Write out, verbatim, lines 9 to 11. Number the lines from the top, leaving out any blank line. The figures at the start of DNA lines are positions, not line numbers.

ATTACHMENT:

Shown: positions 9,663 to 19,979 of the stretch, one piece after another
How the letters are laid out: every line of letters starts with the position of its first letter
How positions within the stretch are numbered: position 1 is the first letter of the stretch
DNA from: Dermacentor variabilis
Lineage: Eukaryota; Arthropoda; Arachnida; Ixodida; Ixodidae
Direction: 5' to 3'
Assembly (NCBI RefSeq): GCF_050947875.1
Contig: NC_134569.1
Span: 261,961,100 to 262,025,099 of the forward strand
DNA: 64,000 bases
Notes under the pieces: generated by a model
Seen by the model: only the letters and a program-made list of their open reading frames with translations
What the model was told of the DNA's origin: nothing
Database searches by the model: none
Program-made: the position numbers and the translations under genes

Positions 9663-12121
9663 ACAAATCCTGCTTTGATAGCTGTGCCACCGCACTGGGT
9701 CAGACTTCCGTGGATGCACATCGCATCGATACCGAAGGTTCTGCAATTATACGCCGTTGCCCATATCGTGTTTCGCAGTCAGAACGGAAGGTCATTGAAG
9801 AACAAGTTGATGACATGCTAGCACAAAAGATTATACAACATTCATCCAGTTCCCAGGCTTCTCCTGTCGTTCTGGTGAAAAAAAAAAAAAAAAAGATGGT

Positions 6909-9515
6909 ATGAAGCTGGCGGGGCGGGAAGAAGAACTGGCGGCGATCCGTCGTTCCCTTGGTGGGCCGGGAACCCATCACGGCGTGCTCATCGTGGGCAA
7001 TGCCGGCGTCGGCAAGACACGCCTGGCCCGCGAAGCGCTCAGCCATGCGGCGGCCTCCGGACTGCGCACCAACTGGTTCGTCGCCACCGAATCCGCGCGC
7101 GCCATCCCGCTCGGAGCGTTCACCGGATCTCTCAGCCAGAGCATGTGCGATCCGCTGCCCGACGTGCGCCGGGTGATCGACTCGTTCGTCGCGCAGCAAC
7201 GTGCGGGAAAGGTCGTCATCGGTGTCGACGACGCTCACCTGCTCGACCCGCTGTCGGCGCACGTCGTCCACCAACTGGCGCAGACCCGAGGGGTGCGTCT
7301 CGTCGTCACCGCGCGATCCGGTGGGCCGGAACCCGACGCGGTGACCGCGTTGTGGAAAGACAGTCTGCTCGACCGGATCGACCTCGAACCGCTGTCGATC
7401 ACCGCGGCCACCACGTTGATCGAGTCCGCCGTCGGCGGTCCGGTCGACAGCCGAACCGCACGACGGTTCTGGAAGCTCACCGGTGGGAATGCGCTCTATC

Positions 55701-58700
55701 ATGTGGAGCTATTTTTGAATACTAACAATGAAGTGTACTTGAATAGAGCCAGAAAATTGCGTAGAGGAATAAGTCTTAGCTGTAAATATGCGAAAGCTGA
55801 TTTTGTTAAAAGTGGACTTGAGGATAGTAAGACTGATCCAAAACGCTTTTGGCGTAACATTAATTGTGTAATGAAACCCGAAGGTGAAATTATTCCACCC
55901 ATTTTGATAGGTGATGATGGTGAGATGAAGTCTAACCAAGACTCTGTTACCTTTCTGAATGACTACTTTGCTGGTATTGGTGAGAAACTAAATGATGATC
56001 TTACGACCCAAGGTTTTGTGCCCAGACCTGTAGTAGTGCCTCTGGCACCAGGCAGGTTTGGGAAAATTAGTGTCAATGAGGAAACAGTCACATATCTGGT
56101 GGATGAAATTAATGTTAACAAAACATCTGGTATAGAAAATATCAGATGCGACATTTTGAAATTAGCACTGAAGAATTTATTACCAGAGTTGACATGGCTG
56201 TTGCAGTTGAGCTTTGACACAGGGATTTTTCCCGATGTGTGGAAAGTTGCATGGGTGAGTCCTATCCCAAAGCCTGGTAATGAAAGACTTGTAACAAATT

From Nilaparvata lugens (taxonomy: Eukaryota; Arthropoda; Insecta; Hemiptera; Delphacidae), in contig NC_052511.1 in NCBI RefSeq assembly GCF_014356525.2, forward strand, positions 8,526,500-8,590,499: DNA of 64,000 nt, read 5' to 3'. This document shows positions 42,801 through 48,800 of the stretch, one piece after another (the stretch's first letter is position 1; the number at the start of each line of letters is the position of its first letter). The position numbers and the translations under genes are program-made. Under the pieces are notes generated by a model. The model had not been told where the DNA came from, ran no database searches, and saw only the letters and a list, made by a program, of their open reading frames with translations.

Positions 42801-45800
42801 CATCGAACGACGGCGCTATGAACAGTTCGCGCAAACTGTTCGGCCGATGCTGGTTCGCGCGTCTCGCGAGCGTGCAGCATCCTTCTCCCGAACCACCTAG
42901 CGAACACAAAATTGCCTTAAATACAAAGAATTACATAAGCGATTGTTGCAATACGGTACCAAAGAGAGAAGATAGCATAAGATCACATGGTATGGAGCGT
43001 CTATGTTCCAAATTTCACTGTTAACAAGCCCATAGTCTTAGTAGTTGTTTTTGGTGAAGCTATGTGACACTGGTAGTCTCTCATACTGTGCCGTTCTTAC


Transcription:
Span: 261,961,100 to 262,025,099 of the forward strand
DNA: 64,000 bases
Notes under the pieces: generated by a model